Late Summer Meadow Beauties - Asteracea and Solidago - michaela medina harlow - thegardenerseden.com The Moody Overcast of Changing Seasons Does Nothing to Dull the Beauty of Native Asters and Goldenrod, Swaying with Wooly Rush in the Meadow

Rudbeckia fulgida 'Goldsturm' - michaela medina harlow - thegardenerseden.com Late-Season Black-Eyed Susan, Rudbeckia fulgida ‘Goldsturm’ Plays Sweetly with the Low, Ruby-Glow of Heuchera Leaves

Ligularia dentata 'Britt-Marie Crawford' - michaela medina harlow - thegardenerseden.comDrama-Queen Ligularia dentata ‘Britt-Marie Crawford Struts Her Deep-Maroon Satin & Gold,Feather Collar in the Secret Garden

Ligularia dentata 'Britt-Marie Crawford' in the Secret Garden. - michaela medina  harlow - thegardenerseden.com Sunshine on a Cloudy Day, Provided by Ligularia dentata ‘Britt-Marie Crawford’

Secret Garden in September - michaela medina harlow - thegardenerseden.com Colorful Foliage & Flowers —Shades of Chartreuse, Lime, Burgundy and Olive— Lights Up the Mossy, Secret Garden Path and Highlight Late-Summer Through Autumn Blooms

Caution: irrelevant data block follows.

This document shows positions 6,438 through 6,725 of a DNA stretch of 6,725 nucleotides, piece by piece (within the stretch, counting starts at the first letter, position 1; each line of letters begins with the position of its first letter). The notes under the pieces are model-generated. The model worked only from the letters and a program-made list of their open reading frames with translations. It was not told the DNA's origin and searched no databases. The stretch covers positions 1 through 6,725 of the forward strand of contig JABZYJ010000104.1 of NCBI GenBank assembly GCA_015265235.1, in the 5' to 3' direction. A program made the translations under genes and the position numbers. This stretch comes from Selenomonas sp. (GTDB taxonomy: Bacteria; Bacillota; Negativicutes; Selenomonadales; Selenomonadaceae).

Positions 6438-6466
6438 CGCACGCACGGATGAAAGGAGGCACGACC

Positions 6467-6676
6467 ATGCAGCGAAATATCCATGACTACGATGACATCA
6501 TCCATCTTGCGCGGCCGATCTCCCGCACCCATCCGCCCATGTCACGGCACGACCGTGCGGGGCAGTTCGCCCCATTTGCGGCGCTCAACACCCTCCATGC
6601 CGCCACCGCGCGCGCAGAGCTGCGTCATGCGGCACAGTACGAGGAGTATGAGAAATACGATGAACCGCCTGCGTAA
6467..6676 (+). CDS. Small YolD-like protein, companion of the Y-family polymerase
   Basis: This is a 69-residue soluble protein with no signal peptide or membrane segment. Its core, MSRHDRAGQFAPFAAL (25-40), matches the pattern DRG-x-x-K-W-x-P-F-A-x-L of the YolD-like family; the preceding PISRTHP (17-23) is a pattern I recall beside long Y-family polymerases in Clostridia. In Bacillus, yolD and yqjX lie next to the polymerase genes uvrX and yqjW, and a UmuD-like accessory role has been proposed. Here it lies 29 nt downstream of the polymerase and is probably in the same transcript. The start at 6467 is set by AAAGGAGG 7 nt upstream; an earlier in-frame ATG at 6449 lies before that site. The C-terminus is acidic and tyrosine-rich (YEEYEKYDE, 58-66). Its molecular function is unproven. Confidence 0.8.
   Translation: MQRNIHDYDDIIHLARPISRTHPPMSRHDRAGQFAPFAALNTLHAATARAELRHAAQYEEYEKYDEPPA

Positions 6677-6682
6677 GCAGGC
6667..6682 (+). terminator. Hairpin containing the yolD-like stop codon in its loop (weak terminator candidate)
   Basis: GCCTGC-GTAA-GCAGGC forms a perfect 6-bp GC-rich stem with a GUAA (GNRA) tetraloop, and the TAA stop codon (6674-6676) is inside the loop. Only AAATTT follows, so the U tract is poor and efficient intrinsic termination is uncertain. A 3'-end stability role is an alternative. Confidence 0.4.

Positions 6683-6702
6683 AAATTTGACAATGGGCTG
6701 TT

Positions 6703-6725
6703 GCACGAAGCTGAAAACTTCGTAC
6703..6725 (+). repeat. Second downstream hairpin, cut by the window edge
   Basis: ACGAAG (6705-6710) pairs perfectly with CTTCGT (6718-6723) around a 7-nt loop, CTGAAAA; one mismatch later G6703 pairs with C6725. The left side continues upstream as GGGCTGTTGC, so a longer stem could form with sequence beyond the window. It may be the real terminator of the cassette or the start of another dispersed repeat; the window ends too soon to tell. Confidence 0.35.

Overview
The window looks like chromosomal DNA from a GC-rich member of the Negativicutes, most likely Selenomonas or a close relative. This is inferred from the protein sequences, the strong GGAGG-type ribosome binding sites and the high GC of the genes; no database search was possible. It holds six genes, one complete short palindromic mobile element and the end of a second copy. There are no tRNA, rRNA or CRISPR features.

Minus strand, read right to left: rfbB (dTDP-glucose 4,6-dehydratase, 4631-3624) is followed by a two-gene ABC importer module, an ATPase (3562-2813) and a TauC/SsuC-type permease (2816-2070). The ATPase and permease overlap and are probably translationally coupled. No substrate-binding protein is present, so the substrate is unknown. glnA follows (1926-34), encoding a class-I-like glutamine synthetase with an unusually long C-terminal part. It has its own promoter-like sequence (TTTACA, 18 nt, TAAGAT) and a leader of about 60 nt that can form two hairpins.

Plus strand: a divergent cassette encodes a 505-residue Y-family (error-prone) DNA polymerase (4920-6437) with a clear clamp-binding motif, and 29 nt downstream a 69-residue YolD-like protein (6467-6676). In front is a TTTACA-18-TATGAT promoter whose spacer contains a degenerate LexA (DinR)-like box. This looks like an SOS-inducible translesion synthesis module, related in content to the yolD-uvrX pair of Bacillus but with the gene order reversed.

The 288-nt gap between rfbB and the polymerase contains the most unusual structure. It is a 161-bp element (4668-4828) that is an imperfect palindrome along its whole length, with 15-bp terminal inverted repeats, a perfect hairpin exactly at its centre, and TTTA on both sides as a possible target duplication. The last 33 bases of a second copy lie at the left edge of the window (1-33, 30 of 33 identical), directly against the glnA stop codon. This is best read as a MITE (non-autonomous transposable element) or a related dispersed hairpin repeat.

Actaea simplex 'Hillside Black Beauty' - michaela medina harlow - thegardenerseden.com Fashionably Late Fairy Candles Sway in Wind Song as Summer Waltzes Toward Autumn

Photography & Text ⓒ Michaela Medina Harlow/The Gardener’s Eden. All images, articles and content on this site (with noted exceptions), are the original, copyrighted property of The Gardener’s Eden and may not be reposted, reproduced or used in any way without prior written consent. Contact information is in the left side bar. Please do not take my photographs without asking first. Thank you! 

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Morning Coffee with the Eastern Phoebe

September 5th, 2013 § 2

Eastern Phoebe - michaela medina harlow - thegardenerseden.com An Eastern Phoebe (Sayornis phoebe), Perches Upon the Rusty Metal Garden Bench in Front of Lespedeza thunbergii ‘Edo Shibori’